How The Systemic Segregation Of Schools Is Maintained By ‘Individual Choices’

Illustration: LA Johnson/NPR

The Man And The Mistakes That ‘Invented Rock 'n’ Roll’

Sam Phillips, founder of the label Sun Records, didn’t care much about making flawless recordings. Instead, the man who discovered Elvis Presley, Jerry Lee Lewis, Johnny Cash, Howlin’ Wolf, Charlie Rich, Roy Orbison and a host of others rejected perfection in favor of spontaneity and individuality.

“Sam would say, 'I hate that word, perfection. It should be banned from the English language,’” music writer Peter Guralnick tells Fresh Air’s Terry Gross. “He didn’t care about the mistakes; he cared about the feel.”

In his new book, Sam Phillips: The Man Who Invented Rock 'n’ Roll, Guralnick chronicles Phillips’ work at Sun and his lasting impact on the music industry.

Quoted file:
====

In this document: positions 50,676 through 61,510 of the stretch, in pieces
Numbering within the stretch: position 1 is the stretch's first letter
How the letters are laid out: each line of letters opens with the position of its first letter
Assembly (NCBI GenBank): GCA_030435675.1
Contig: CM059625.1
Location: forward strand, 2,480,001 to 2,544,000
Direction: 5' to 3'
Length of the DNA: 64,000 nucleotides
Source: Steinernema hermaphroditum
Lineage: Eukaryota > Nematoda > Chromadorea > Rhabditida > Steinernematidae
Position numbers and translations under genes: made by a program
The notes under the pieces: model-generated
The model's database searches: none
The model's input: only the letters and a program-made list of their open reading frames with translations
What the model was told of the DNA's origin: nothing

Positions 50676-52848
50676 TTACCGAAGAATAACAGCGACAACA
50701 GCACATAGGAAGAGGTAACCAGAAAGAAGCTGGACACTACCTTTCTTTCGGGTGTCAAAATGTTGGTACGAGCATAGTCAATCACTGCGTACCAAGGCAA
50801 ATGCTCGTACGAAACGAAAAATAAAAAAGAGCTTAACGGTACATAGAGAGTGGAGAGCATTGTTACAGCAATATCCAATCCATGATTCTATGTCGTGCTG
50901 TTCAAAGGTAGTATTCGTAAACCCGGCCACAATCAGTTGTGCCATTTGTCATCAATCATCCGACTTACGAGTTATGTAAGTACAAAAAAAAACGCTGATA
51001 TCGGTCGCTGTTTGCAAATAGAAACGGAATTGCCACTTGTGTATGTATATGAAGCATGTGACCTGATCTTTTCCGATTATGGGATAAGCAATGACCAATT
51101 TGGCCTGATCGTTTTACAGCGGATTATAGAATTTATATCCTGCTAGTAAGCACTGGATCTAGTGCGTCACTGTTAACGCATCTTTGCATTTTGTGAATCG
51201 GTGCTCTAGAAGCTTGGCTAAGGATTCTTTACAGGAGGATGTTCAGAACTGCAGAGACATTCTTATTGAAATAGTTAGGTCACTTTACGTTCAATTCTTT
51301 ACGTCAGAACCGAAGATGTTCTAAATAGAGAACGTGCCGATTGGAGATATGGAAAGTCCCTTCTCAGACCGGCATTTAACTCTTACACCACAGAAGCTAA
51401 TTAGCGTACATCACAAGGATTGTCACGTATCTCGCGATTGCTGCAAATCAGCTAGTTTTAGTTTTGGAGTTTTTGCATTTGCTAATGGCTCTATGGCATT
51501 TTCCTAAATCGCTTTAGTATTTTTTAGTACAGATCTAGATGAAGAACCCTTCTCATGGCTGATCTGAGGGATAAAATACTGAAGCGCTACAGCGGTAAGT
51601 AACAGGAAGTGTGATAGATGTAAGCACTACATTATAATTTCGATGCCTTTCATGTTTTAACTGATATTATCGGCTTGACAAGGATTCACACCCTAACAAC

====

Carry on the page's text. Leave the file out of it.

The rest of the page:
Photo: Courtesy of Tom Salva/Little Brown & Co

The writing is — I’m free from pain. It’s the place where I live; it’s where I have control; it’s where nobody tells me what to do; it’s where my imagination is fecund and I am really at my best. Nothing matters more in the world or in my body or anywhere when I’m writing. It is dangerous because I’m thinking up dangerous, difficult things, but it is also extremely safe for me to be in that place.

Image via Getty

Neurologist Oliver Sacks, who died Sunday, once described himself as an “old Jewish atheist,” but during the decades he spent studying the human brain, he sometimes found himself recording experiences that he likened to a godly cosmic force.

Such was the case once when Sacks tried marijuana in the 1960s: He was looking at his hand, and it appeared to be retreating from him, yet getting larger and larger.